We have just seen the best mixer grinders in India. Now, we will have a look at the Technologies used in Mixer Grinder i.e. the buying guide.
Ask any woman born in the 1940s and 1950s, she will swear about the grinding stone.
It was the most common appliance you used to find in every kitchen. We use the word ‘used to’ because these stones have now become antique.
The woman of the 1960s and 1970s will take the name, Sumeet.
What is Sumeet?
Sumeet is the name synonymous with the mixer and grinder. This is the pioneering Indian brand of mixer and grinder. No Indian kitchen in those times was complete without this appliance.
Sumeet is the perfect example of a kitchen appliance built without conducting any sort of consumer survey or research.
It was built purely based on the engineering genius of its inventor, Satyaprakash and the user experience inputs provided by his wife, Madhuri.
Today, this brand is no longer available in the market, but still, the first name that comes to mind whenever there is a discussion on mixers and grinders is ‘Sumeet’.
Indians have a fetish for having short names for everything in life. Whenever we love anybody, we give that person a nickname.For example, Sunil becomes Sonu. Similarly, the only kitchen appliance to have a nickname is the humble mixer and grinder. Indian women refer to it as the mixie.
Henceforth, we shall use the same word throughout the article.
The Sumeet mixie was an isolated machine. Today, you have a plethora of mixers and grinders available in the market.
You have the concept of the Juicer Mixer Grinder (JMG) becoming very popular today.
Before venturing out to buy your mixie or JMG, you should have a clear idea about the different kinds of appliances available in the Indian market. Subsequently, we shall go into the specifications.
Different types of Mixer Grinders
The basic responsibility of the mixer is to mix various cooking ingredients, usually in a semi-liquid state. The examples are purees, vegetable pastes for making curry, and batters for cooking. Mixers are broadly of two types.
The grinder is a comparatively stronger machine used to grind substances into a powdery form. You can use it to grind both wet and dry ingredients. The common usage is for grinding cereals, lentils, and spices. Here are two types of grinders that have specific uses.
One uses this grinder for grinding roasted coffee seeds.
This is a powerful appliance because of the heavier load it has to cater. This grinder has use for grinding different types of meat, poultry, mutton, and other non-vegetarian food.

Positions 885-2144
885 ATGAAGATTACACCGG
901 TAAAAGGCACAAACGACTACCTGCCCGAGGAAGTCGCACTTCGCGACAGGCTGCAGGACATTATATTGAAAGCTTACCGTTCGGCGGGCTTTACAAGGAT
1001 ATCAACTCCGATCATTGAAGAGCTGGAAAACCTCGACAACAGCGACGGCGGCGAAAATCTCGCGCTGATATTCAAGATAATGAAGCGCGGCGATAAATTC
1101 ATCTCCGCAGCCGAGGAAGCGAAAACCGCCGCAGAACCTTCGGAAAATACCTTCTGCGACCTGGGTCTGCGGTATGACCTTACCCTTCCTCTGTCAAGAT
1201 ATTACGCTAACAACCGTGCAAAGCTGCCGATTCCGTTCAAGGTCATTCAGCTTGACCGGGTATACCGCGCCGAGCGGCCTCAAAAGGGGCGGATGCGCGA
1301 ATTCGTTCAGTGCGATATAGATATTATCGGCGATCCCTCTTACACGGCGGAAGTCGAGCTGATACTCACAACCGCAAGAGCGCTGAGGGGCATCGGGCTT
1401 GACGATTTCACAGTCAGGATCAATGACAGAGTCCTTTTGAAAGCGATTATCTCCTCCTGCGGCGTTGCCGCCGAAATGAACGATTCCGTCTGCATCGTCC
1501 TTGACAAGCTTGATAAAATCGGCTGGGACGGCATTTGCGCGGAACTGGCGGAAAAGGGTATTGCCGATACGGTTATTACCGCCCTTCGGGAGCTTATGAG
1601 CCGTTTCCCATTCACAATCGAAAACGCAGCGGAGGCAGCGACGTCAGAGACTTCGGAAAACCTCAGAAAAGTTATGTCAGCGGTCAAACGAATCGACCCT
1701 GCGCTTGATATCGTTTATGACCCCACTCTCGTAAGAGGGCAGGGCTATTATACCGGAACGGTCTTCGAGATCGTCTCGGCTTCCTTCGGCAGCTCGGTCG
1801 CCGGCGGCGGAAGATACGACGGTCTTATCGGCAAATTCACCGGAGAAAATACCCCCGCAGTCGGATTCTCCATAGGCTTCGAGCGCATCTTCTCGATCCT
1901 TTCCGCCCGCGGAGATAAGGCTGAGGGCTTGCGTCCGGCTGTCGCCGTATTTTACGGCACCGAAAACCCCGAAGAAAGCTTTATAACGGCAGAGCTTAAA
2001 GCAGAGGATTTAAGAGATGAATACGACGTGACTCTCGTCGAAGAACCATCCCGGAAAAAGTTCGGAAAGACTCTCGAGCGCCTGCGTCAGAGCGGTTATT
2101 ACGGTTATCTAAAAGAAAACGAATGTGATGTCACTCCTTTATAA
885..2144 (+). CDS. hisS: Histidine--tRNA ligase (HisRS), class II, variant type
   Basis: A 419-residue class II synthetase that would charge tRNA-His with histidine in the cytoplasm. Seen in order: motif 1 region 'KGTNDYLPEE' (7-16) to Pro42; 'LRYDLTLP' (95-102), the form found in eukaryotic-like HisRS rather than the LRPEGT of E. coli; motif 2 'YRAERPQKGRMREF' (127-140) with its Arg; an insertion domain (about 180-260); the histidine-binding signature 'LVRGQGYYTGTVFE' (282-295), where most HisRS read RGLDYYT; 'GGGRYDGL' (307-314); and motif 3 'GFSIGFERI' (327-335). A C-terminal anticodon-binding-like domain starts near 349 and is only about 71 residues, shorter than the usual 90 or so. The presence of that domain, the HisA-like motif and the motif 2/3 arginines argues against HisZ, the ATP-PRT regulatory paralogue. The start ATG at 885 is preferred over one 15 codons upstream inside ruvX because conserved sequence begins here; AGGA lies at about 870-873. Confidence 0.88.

The Mixie – (Mixer cum Grinder)
This appliance is a combination of a mixer grinder. You have separate jars for dry and wet grinding. The wet grinding jars are usually larger in size. Made from stainless steel, these jars come with fixed or detachable blades.
This is the most ideal companion for the Indian woman in the kitchen.
The Juicer-Mixer-Grinder (JMG)
As the name suggests, the JMG is a combination of the mixie and the juicer. Naturally, these are larger equipment with an additional jar for making vegetable and fruit juices. This appliance is becoming very popular today in the Indian market.
How do you choose a mixie / JMG?
There are many factors to consider while choosing the right appliance for your kitchen.
Here are some technical specifications that every household should know. You will find these specifications listed in every mixie you see. Having knowledge about the same enables you to make the right choice.
In simple words, wattage defines the power of the motor. Higher the wattage, the heavier the load it can sustain. A normal Indian kitchen mixie can work with a 550 to 600 watt motor. Anything above this figure can become noisy.
However, you can go for higher wattages if you have to grind larger quantities. In order to grind 2 kg of Urad dal batter in one go, you need a motor with a minimum wattage of 750 watts.
RPM is the abbreviated form of ‘Rotations per minute’. Higher the RPM, more powerful is the motor. This reduces the time required for processing the ingredients. There is a disadvantage to having a higher RPM.
Your appliance can heat up and become noisy. Usually, you have blades rotating at a speed of 15000 rpm.
Rating in minutes
This factor is the continuous operating time recommended for any mixie. In the normal circumstances, it is 30 minutes – with a running time of 5 minutes and cooling period of 3 minutes. Adhering to this ratio ensures that your motor serves you well.
In case you run the appliance continuously for more time, it can heat up the motor and cause internal damage.